Oriental cuisine has been prized all over the world for centuries for its uniqueness, spice, and exoticism. Various people still crave the fresh and quality delicacies that many Asian-culinary restaurants offer today. Japanese sushi is one of the most popular and peculiar dishes, while sashimi and maki are runner-ups. However, since raw fish or meats are often used in making sushi, most of them are not up for the vegan diet.
Genji Sushi is a subsidiary of the Hana Group, which has also partnered with Whole Foods since around 1997. Originating from Philadelphia, Genji is the largest provider of fresh and authentic Japanese sushi and sashimi in the US. Fortunately for us, they have a wide variety of vegan-friendly sushi, yum!
The easiest way to look for vegan sushi and dishes from Genji Sushi is through their Facebook page. All of their locations across the nation are inside Whole Foods markets, and they’ve also stretched out in Europe. You will also like how Genji Sushi celebrates Vegan Day and Meatless Mondays in all their restaurant and bar locations. So, below is a consolidated summary of their vegan options.
Table of Contents
Vegan Sushi Rolls
Remember to ask for no mayo since mayo is usually served in most of the rolls, and their mayo isn’t vegan. You can ask for their Original Vegan Ginger Miso Dressing instead.
Also, not all Genji’s Sushi Bars and restaurants usually share the same menus, and other rolls are sometimes only available for limited times or take-out orders. You can double-check their menus from their website or FB page. Lastly, their sushi rolls come in 4-8 pcs per order ranging between $4-10. You can also check the nutrition and allergen facts of their products here.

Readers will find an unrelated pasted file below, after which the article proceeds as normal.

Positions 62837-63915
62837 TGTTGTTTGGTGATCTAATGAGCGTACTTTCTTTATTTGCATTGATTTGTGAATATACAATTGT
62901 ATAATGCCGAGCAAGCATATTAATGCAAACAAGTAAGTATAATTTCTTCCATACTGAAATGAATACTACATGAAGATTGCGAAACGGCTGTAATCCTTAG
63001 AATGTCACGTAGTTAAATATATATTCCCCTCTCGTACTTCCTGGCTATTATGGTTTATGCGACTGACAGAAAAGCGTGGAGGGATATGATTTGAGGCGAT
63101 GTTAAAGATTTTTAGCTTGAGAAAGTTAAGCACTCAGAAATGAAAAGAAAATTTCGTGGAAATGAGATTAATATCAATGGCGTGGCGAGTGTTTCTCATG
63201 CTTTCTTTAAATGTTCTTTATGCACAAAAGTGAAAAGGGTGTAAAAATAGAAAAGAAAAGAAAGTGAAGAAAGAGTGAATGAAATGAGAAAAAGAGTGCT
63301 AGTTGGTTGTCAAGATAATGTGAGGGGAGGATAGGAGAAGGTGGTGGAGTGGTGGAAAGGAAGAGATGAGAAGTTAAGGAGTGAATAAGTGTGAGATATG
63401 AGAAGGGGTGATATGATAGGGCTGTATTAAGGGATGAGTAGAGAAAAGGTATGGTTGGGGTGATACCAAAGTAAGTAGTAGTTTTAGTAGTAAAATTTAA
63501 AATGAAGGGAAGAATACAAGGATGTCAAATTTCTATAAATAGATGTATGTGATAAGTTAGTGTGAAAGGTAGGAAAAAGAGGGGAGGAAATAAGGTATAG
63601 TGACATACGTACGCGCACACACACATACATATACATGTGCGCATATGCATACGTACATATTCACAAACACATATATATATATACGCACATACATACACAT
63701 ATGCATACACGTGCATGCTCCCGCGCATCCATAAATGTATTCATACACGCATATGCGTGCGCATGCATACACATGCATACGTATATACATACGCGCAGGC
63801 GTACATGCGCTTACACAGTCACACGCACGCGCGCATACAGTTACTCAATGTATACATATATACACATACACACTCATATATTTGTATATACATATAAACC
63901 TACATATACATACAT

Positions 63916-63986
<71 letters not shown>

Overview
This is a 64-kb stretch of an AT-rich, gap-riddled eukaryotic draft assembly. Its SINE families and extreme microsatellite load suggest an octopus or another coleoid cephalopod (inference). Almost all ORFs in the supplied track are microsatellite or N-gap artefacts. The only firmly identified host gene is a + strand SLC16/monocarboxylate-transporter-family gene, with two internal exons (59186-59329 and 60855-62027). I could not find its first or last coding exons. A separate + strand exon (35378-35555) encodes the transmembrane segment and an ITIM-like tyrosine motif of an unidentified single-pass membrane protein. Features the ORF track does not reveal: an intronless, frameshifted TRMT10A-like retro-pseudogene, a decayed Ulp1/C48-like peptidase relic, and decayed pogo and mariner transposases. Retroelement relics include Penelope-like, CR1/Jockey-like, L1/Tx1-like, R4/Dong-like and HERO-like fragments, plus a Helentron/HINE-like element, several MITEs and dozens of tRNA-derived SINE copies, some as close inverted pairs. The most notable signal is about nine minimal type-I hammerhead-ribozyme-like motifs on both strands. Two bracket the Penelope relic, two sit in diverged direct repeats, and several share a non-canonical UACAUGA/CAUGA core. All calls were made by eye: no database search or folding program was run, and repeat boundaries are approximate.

- Asparagus Avocado Roll
- Asparagus Tempura Roll
- Avocado Roll
- Avocado Cucumber Roll
- Beet n’ Berry Fresh Roll (shredded beets, fresh baby kale, melon puree, and freshly minced strawberries)
- Brown Rice Vegetable Roll
- Brown Rice Avocado Cucumber Roll
- Cucumber Roll
- Inari Sushi Roll (sushi rice wrapped in fried tofu pouches)
- Mango Sushi Roll
- Spicy Veggie Dragon Roll (contains avocado, asparagus, and sweet potato with brown rice and quinoa blend)
- Midnight Rice Roll (midnight rice, carrots, avocado)
- Ocean Hugger Tuna Ahimi California Roll (meatless substitute for tuna sushi; tomato puree, avocado)
- Quinoa Brown Rice Avocado Cucumber Roll
- Quinoa Brown Rice Vegetable Roll
- Spring Garden Roll (contains sweet potato tempura, avocado, and cucumber)
- Sweet Potato Roll
- Tropical Fresh Roll (lettuce, avocado, red cabbage, carrots)
- Vegetable Sushi Roll (carrots, spinach, cucumber, avocado)
- Veggie Salad Roll (cucumber, avocado, carrot, red Cabbage, green leaf lettuce wrapped in rice paper)
Premium Vegan Sushi Rolls
Available as dinner items.
- Garden Delight Roll (sweet potato tempura, avocado)
Other Vegan Sides
- Vegetable Dumplings (edamame, carrot, onion, bamboo shoot, soybean)
- Sea Greens Salad (seaweed and mushroom)
- Coconut Cream Mochi Samplers (chocolate, mango, green tea, and yuzu flavors; non-dairy)
Genji’s Food Empire
Genji’s famous for their sushi, sashimi, and maki, but they’ve got more than just that going around, they also serve piping hot ramen, miso soup, filling rice bowls, and fresh salads through their branded restaurants and retailers. Heads up that most of the links here are PDFs of menus, so if you try to look them up, you may be prompted to download the file.